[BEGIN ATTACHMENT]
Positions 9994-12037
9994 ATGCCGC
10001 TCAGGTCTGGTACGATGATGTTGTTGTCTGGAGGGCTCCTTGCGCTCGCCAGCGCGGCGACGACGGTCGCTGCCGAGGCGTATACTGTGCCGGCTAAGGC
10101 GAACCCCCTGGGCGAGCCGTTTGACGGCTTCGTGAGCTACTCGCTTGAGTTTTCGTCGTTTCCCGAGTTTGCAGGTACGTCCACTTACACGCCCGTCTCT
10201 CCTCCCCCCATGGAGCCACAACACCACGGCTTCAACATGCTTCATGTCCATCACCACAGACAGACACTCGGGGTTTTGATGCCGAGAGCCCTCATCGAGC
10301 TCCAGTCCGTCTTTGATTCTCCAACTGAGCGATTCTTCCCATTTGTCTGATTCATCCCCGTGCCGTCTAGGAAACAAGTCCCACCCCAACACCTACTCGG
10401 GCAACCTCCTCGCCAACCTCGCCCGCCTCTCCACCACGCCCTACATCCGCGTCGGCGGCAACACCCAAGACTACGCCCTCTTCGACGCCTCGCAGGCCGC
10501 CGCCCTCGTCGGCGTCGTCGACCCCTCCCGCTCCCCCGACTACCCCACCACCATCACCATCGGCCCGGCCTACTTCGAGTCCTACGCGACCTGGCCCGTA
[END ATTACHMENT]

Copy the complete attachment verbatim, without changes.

Positions 9994-12037
9994 ATGCCGC
10001 TCAGGTCTGGTACGATGATGTTGTTGTCTGGAGGGCTCCTTGCGCTCGCCAGCGCGGCGACGACGGTCGCTGCCGAGGCGTATACTGTGCCGGCTAAGGC
10101 GAACCCCCTGGGCGAGCCGTTTGACGGCTTCGTGAGCTACTCGCTTGAGTTTTCGTCGTTTCCCGAGTTTGCAGGTACGTCCACTTACACGCCCGTCTCT
10201 CCTCCCCCCATGGAGCCACAACACCACGGCTTCAACATGCTTCATGTCCATCACCACAGACAGACACTCGGGGTTTTGATGCCGAGAGCCCTCATCGAGC
10301 TCCAGTCCGTCTTTGATTCTCCAACTGAGCGATTCTTCCCATTTGTCTGATTCATCCCCGTGCCGTCTAGGAAACAAGTCCCACCCCAACACCTACTCGG
10401 GCAACCTCCTCGCCAACCTCGCCCGCCTCTCCACCACGCCCTACATCCGCGTCGGCGGCAACACCCAAGACTACGCCCTCTTCGACGCCTCGCAGGCCGC
10501 CGCCCTCGTCGGCGTCGTCGACCCCTCCCGCTCCCCCGACTACCCCACCACCATCACCATCGGCCCGGCCTACTTCGAGTCCTACGCGACCTGGCCCGTA